dabigatran (Pradaxa)

  • Pharmacy Author:
    Omudhome Ogbru, PharmD

    Dr. Ogbru received his Doctorate in Pharmacy from the University of the Pacific School of Pharmacy in 1995. He completed a Pharmacy Practice Residency at the University of Arizona/University Medical Center in 1996. He was a Professor of Pharmacy Practice and a Regional Clerkship Coordinator for the University of the Pacific School of Pharmacy from 1996-99.

  • Medical and Pharmacy Editor: Jay W. Marks, MD
    Jay W. Marks, MD

    Jay W. Marks, MD

    Jay W. Marks, MD, is a board-certified internist and gastroenterologist. He graduated from Yale University School of Medicine and trained in internal medicine and gastroenterology at UCLA/Cedars-Sinai Medical Center in Los Angeles.

Atrial Fibrillation Facts

What is dabigatran, and how does it work (mechanism of action)?

  • Dabigatran is an oral drug used to treat and prevent blood clots (an anticoagulant or blood thinner) in the hearts of patients with atrial fibrillation. These clots are likely to break into pieces and travel to the brain to cause strokes.
  • Similarly, it is used to treat and prevent blood clots in the deep veins of the legs (deep venous thrombosis or DVT) and blood clots in the lungs. Blood clots in the deep veins of the legs are likely to break into pieces and travel to the lungs to block arteries in the lungs (pulmonary embolus or PE). Dabigatran works by blocking the action of thrombin a protein that is necessary for the coagulation of blood that results in blood clots. Reducing the action of thrombin reduces the ability of blood to clot.
  • Dabigatran was approved by the FDA on October 2010.

What brand names are available for dabigatran?

Pradaxa

Is dabigatran available as a generic drug?

GENERIC AVAILABLE: No

Do I need a prescription for dabigatran?

Yes

What are the uses for dabigatran?

What are the side effects of dabigatran?

Common side effects of dabigatran include:

Other serious side effects include:

  • The most serious side effect is major bleeding. Major bleeding includes hemorrhagic stroke, intracranial hemorrhage, fatal bleeding, and gastrointestinal bleeds.
  • Dabigatran increases the risk of bleeding and can cause significant and, sometimes, fatal bleeding. All signs or symptoms of blood loss such as a drop in hemoglobin and/or hematocrit or low blood pressure should be evaluated and dabigatran should be discontinued in patients with active bleeding.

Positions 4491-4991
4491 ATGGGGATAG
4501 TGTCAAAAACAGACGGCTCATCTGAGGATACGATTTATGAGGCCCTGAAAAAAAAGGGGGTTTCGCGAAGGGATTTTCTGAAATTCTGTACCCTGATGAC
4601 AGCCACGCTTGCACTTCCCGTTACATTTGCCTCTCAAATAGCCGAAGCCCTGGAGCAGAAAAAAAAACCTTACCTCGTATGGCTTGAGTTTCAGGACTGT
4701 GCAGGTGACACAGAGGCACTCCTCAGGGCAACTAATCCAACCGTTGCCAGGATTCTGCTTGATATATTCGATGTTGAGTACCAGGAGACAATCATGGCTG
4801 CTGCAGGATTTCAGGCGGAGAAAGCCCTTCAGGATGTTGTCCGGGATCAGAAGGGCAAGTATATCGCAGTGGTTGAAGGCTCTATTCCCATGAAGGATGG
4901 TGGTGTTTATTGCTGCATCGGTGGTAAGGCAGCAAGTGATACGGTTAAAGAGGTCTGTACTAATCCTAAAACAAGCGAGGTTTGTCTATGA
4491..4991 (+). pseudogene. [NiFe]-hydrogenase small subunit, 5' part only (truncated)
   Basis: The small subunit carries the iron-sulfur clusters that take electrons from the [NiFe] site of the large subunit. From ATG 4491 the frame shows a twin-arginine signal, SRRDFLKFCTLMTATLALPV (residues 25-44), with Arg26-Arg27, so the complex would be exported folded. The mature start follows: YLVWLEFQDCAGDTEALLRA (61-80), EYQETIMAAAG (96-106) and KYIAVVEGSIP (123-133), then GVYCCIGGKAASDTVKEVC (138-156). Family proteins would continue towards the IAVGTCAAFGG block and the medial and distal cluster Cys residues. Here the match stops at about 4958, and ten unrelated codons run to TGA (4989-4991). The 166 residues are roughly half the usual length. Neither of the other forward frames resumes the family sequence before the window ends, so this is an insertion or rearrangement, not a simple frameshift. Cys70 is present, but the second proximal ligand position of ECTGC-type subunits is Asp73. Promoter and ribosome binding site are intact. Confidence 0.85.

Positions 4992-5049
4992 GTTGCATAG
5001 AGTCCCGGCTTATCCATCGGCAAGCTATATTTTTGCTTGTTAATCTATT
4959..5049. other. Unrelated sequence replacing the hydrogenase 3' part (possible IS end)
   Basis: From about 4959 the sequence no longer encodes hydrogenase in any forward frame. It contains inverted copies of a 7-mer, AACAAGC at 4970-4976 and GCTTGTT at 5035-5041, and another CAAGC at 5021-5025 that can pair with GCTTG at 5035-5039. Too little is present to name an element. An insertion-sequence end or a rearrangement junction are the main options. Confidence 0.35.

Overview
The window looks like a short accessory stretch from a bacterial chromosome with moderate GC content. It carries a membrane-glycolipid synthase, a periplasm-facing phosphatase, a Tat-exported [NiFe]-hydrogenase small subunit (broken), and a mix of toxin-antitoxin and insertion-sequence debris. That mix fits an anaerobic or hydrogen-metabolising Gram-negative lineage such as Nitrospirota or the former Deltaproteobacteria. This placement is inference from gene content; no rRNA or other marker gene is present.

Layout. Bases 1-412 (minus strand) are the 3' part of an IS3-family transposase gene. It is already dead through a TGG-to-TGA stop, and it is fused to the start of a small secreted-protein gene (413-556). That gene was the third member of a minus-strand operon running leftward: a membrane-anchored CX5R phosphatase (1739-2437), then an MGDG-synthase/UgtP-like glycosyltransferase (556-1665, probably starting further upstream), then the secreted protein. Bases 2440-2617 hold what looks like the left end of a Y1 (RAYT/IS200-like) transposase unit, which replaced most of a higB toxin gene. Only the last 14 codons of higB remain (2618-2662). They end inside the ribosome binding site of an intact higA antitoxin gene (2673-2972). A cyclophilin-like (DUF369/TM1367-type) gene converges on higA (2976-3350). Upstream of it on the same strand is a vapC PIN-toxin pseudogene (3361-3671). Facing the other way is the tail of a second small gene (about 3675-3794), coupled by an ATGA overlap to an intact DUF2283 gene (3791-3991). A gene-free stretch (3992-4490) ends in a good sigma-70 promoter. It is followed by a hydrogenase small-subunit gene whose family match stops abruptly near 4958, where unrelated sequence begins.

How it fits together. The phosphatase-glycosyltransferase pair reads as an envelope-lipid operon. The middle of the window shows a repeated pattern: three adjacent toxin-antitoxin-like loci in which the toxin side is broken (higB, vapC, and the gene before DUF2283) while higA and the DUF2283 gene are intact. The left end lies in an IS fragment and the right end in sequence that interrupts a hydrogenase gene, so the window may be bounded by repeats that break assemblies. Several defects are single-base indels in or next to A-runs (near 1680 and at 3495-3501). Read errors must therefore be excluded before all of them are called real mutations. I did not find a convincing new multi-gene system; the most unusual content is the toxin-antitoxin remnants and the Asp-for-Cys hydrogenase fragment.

Quick GuideAtrial Fibrillation: Heart Symptoms, Diagnosis, & Afib Treatment

Atrial Fibrillation: Heart Symptoms, Diagnosis, & Afib Treatment

What is the dosage for dabigatran?

  • The recommended dose of dabigatran for non-valvular atrial fibrillation is 75 to 150 mg twice daily. The recommended dose for preventing or treating DVT or PE is 150 mg twice daily.

Which drugs or supplements interact with dabigatran?

  • P glycoprotein (P-gp) inhibitors (for example, dronedarone or ketoconazole [Nizoral, Extina, Xolegel, Kuric]) increase blood levels of dabigatran.
  • The dose of dabigatran should be reduced to 75 mg twice daily when administered with P-gp inhibitors in patients with moderate renal impairment (a creatinine clearance of 30-50 mL/min).
  • Dabigatran should not be combined with P-gp inhibitors in patients with severe renal impairment (creatinine clearance of 15-30 mL/min).
  • Combining dabigatran with P-gp inducers (for example, rifampin) reduces dabigatran blood levels and should generally be avoided.

Is dabigatran safe to take if I'm pregnant or breastfeeding?

  • There are no adequate or well-controlled trials of dabigatran use in pregnant women.
  • It is not known if dabigatran is excreted into human milk.

What else should I know about dabigatran?

What preparations of dabigatran are available?

  • Capsules: 75 and 150 mg

How should I keep dabigatran stored?

  • Dabigatran should be stored at 15 C to 30 C (59 F to 86 F).
  • Once opened, it must be used within 4 months.
  • The container should be kept tightly closed. Drug should be stored in the original package to protect it from moisture.

REFERENCE: FDA Prescribing Information.

Last Editorial Review: 1/11/2016

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Reviewed on 1/11/2016
References
REFERENCE: FDA Prescribing Information.

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